Trade is the plainest and most efficient language of diplomacy nowadays. It is one of the few aspects of state-to-state relations that can bridge cultural and ideological gaps. And in relations with China, the world's No 1 exporter and No 2 importer, trade is bound to be a prominent feature.
While Vice-President Xi Jinping's overseas trip has resulted in a good many business deals with the United States, Ireland, and now Turkey - and for each of these countries, Chinese pledges of collaboration, now honored in the form of business deals, mean a lot - evaluating Xi's visits to the countries in terms of commercial deals alone would be to shortchange their true worth. They are mere tokens of the goodwill China wants to convey, to the host countries and the world at large.
From Washington D.C. to Dublin and Ankara, Xi has been assuring his hosts and the rest of the international community of China's steadfast commitment to being a constructive and responsible presence on the world stage. Economic benefits are only one aspect, or, more precisely, a natural outcome of this.
It is a win-win scenario Xi has been promoting throughout his visits.
"The vast Pacific Ocean has ample space for China and the United States," Xi said in the US.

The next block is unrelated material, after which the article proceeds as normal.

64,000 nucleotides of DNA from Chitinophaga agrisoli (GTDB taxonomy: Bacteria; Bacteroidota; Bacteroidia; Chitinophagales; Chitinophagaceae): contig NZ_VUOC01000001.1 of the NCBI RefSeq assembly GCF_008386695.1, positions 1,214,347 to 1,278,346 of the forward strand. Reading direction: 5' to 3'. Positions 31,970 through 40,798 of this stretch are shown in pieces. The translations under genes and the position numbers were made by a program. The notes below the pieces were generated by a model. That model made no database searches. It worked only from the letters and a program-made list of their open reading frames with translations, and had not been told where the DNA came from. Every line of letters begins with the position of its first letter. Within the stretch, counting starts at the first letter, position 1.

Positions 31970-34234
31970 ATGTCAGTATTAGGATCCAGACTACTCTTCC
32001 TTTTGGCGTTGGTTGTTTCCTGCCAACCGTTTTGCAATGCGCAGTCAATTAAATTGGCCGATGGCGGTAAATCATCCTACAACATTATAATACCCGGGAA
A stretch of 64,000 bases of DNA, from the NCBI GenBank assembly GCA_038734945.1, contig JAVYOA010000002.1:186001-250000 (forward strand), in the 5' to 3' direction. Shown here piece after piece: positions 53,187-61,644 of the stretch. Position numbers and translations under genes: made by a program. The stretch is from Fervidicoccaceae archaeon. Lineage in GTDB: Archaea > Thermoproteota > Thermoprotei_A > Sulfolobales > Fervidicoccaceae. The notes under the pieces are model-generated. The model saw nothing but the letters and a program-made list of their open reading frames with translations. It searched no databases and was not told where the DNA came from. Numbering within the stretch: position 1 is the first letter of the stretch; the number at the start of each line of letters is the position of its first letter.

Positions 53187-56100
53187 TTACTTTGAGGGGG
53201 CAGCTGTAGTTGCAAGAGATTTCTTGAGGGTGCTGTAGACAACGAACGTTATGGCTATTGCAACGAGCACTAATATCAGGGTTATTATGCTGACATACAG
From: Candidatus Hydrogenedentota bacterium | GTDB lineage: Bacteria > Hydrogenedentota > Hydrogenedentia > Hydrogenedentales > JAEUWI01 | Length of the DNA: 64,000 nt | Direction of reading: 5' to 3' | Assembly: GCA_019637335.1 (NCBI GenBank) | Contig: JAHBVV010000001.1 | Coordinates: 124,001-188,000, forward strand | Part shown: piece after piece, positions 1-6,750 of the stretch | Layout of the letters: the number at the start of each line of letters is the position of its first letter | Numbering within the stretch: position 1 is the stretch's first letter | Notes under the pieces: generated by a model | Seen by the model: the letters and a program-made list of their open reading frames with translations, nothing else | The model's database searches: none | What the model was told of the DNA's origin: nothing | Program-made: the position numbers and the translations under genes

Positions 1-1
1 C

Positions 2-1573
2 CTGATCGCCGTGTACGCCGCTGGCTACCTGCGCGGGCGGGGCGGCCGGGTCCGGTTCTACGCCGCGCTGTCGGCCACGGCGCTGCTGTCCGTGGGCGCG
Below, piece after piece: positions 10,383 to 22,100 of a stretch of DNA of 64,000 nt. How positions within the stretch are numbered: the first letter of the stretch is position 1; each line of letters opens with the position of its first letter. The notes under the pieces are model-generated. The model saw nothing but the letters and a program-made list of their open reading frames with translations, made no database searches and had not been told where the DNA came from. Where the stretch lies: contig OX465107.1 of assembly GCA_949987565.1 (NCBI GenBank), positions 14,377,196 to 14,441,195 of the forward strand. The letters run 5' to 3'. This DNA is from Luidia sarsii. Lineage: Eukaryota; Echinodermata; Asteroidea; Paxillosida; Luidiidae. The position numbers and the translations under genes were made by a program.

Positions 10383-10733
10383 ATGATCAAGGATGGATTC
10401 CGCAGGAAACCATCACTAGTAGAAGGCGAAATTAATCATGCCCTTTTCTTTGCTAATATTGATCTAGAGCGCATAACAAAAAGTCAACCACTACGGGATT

In Ireland, Xi told his host China is a reliable friend as well as a trustworthy partner that Ireland and the rest of Europe can count on.
To Turkey, Xi brought the Chinese hope for greater strategic cooperation.
Yet despite this country's avowed and proven desire to befriend the rest of the world and peacefully co-exist, there is often a worrying misrepresentation of its strategic purposes. That is why it does not surprise us when China's pledge to be a benign power is met with disbelief. Such skepticism is understandable since the present and previous world powers all have a history of bullying during their rise.
China's strength is exaggerated, sometimes out of all proportion to suit the purposes of others. But given its sheer size, there may come a day when every move the country makes has a global impact. The international community should support China's decision to be a benign power in every possible way because it will ultimately benefit everyone.
It would be unrealistic to expect Xi's visits to dispel all misgivings about China's rise. But the goodwill Xi has displayed is a warm invitation to the rest of the world to join this country's efforts to pursue a distinctive path of harmonious co-existence.